By contrast, when the divine is conceived of as transcendent, as it is in Western religions, reflection on images becomes idolatrous, and locating the divine within may be perceived as heresy. Even within the monotheistic traditions, however, visualization is practiced by mystical sects as a means of achieving ecstatic union with God.

Jewish mystics such the Hasidim or Kabbalists visualize the divine as Shekinah (God's bride) or use various combinations of Hebrew letters that symbolize the divine name. Christian mystics such as Teresa of Avila visualized the union of bride and bridegroom as a representation of the marriage between her soul and Christ. Contemporary Christians may visualize themselves meeting Christ, the Virgin, or other saints, or being bathed in heavenly light. Even in Islam, whose orthodox teaching is most adamant about rejecting imagery, Sufi mystics visualize saints and sacred words to realize oneness with Allah.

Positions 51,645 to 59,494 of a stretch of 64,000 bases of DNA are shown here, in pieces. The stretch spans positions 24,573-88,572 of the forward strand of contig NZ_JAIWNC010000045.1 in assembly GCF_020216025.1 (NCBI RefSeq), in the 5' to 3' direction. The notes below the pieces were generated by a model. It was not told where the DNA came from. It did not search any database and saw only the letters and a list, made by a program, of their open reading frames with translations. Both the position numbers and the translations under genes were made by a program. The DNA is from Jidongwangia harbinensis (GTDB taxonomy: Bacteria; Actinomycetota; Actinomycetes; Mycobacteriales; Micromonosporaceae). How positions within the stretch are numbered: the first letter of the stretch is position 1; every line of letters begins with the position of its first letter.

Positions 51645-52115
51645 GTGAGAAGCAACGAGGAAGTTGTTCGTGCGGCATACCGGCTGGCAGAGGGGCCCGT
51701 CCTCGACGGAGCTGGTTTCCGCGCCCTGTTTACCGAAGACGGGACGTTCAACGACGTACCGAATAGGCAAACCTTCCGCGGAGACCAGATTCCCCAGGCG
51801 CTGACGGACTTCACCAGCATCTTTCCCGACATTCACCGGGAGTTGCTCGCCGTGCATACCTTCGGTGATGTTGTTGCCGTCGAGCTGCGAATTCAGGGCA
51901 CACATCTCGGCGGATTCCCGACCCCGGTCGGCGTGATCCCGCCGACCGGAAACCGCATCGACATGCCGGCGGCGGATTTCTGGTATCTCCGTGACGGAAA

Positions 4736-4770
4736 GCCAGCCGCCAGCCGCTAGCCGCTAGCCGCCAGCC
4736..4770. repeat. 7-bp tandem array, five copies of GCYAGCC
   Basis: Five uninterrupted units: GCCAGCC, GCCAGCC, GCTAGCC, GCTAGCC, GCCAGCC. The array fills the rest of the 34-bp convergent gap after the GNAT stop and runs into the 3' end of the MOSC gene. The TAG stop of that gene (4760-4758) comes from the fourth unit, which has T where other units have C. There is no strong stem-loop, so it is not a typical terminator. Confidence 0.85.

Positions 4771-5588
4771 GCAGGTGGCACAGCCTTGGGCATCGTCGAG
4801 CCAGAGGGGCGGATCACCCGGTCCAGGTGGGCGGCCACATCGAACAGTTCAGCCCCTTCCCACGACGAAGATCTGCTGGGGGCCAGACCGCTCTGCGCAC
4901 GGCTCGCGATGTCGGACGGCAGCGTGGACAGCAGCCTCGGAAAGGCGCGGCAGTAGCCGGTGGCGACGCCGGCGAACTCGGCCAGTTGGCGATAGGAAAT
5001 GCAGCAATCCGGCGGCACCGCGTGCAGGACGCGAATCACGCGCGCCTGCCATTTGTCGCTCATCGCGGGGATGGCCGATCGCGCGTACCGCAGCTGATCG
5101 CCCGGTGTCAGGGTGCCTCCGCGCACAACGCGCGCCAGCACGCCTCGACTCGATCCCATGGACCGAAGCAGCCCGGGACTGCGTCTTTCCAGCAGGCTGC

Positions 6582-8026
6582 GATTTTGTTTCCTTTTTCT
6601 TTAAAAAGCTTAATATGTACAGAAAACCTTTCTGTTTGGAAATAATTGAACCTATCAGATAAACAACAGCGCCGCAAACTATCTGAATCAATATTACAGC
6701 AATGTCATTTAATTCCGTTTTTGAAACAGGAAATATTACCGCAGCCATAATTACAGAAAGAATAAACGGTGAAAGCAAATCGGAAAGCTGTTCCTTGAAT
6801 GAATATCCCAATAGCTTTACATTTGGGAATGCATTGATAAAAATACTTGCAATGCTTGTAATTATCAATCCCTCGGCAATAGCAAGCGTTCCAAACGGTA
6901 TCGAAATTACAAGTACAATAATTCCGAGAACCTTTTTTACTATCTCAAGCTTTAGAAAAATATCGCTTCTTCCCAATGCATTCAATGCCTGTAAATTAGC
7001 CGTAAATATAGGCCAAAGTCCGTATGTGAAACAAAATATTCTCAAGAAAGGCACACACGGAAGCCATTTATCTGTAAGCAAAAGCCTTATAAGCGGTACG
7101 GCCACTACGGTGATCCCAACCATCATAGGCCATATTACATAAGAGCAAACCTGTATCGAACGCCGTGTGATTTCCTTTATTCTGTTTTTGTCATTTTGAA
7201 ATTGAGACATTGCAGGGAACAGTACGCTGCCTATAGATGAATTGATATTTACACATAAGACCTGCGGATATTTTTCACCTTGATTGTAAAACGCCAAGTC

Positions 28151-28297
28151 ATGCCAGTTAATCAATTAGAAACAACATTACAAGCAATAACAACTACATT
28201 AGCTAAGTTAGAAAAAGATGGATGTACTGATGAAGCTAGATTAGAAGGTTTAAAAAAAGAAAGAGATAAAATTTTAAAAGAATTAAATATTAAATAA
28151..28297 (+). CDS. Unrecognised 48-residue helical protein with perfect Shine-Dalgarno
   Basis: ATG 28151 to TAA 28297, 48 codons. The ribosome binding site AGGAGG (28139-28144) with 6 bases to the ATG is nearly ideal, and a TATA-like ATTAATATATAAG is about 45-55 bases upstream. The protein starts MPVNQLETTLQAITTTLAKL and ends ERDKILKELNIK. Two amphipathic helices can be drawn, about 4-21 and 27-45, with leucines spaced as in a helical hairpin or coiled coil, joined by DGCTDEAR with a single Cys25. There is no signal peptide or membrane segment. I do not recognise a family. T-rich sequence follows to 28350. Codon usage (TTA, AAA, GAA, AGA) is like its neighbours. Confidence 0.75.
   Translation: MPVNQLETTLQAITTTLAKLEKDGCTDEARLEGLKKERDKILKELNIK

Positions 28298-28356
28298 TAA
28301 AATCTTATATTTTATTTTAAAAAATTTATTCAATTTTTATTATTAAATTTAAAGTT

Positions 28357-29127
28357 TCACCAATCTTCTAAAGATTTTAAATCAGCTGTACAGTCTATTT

American adherents of mysticism and of Eastern religions have long used visualization, but the minority status of these traditions meant that the practice remained obscure. It was the New Age movement that propelled visualization into mainstream attention. This type of visualization uses different images—of the self rather than God—for a different purpose: healing and self-fulfillment rather than union with God.